Company

  • Ensure that you take all necessary steps to investigate the viability of the CSP.
  • Which legal jurisdiction is the CSP incorporated?

Standards

  • What industry standards does the CSP adhere too?
  • Consider using the Cloud Code of Conduct developed by the New Zealand Institute of IT Professionals as a de-facto standard.
  • If you happen to be in Austrasia, ask if the CSP is a signatory to the Cloud Code of Conduct.
  • Does the CSP adhere to CoBIT and ISO270001?

Data

  • How can the enterprise extract the data from the CSP should it want too?
  • This is particularly critical with a SaaS service.
  • How is data secured within storage systems?
  • Is data within PaaS and SaaS multi-tenanted services segregated?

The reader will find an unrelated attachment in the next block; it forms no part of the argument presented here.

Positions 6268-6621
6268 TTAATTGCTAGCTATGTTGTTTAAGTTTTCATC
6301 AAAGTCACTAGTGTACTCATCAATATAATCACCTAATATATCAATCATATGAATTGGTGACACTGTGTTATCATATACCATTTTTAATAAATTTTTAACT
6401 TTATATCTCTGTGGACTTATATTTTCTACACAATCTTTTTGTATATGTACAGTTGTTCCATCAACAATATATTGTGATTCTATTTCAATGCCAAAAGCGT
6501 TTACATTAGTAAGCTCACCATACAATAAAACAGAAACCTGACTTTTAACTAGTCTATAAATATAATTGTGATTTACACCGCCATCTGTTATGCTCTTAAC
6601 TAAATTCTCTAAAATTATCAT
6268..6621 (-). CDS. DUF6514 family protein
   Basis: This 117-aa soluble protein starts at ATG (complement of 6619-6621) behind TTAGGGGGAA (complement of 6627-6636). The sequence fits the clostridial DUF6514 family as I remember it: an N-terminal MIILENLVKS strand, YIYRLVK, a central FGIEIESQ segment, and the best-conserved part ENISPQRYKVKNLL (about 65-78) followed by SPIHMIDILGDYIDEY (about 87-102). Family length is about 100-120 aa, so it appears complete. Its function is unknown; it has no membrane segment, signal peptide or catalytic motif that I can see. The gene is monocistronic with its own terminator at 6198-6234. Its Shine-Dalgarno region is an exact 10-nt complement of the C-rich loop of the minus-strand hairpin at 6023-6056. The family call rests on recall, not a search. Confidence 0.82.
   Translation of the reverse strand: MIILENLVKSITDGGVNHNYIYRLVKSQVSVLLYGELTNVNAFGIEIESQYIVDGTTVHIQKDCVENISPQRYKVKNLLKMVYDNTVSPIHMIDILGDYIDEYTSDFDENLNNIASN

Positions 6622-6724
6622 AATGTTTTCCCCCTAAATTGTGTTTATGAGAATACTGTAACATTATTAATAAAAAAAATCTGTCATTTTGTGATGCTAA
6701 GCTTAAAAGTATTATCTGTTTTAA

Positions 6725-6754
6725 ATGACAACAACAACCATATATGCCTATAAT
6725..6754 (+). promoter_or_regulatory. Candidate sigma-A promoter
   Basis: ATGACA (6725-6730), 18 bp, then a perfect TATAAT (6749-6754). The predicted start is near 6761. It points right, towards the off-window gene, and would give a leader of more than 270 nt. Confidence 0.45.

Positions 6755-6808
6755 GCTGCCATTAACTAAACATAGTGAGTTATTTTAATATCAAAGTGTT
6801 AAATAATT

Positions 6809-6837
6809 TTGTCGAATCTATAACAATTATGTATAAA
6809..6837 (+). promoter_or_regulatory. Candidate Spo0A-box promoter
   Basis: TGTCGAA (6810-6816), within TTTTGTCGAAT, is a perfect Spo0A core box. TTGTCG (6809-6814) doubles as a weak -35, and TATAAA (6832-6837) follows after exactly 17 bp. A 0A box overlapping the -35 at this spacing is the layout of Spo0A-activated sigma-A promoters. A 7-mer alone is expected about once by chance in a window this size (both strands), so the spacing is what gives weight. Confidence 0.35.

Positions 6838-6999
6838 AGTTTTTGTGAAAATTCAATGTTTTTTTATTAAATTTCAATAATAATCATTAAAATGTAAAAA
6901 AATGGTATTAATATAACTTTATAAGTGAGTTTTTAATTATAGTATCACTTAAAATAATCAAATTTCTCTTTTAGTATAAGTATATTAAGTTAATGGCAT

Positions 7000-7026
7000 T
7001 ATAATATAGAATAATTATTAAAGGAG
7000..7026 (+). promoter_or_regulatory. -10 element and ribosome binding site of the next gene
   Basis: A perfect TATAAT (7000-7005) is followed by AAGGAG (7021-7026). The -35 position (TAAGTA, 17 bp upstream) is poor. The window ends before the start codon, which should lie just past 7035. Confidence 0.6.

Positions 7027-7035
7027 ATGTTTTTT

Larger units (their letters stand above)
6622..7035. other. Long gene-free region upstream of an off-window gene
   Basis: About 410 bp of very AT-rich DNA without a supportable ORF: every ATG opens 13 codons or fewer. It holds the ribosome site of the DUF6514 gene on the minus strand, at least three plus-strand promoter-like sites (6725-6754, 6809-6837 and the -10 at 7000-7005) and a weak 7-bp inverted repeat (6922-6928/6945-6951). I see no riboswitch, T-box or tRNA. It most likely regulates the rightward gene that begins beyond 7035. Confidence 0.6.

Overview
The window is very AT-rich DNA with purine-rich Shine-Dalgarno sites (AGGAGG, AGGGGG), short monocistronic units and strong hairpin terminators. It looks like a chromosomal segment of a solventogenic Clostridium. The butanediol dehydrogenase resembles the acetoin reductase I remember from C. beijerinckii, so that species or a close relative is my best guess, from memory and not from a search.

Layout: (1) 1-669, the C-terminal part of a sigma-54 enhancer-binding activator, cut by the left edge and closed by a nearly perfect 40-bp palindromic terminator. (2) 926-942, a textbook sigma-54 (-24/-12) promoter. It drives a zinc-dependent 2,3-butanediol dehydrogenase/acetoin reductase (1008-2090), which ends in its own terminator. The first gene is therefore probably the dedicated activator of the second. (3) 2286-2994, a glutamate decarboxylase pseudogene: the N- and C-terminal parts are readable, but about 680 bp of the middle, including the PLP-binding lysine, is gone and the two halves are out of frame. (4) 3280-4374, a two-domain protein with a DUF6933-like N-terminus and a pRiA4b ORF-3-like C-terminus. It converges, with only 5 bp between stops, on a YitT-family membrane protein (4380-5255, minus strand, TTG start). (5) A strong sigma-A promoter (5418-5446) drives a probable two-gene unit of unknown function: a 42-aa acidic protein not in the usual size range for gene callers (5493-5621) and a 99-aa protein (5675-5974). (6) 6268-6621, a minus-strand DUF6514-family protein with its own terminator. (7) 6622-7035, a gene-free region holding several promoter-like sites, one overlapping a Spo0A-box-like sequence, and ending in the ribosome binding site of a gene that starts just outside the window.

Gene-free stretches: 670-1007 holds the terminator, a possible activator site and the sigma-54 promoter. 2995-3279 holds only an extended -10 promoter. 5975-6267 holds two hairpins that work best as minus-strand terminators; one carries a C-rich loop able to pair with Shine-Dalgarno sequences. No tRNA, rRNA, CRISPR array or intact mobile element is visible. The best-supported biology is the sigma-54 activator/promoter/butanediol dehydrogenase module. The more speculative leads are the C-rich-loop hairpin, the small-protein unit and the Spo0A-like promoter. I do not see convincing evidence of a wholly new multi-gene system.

Workload Portability

  • Is it possible to move your virtualised workloads in and out of the CSP at will?

Virtual Machine Security

  • How is security managed in a multi-tenanted environment?
  • How are VM’s kept separate?
  • To what level are VM’s hardened at their creation?
  • How is patch management completed on the VM’s?

Connective Security

  • Is penetration testing routinely deployed against the CSP and are the result of that made transparent to customers?
  • How are vulnerabilities managed, tracked, and secured?
  • How is network security managed?
  • How are DDoS attacks managed?
  • Does the CSP use intrusion detection or similar?
  • How does this operate?

Business Resilience

  • Does the CSP have a formal business continuity plan and process?
  • How regularly is that plan exercised?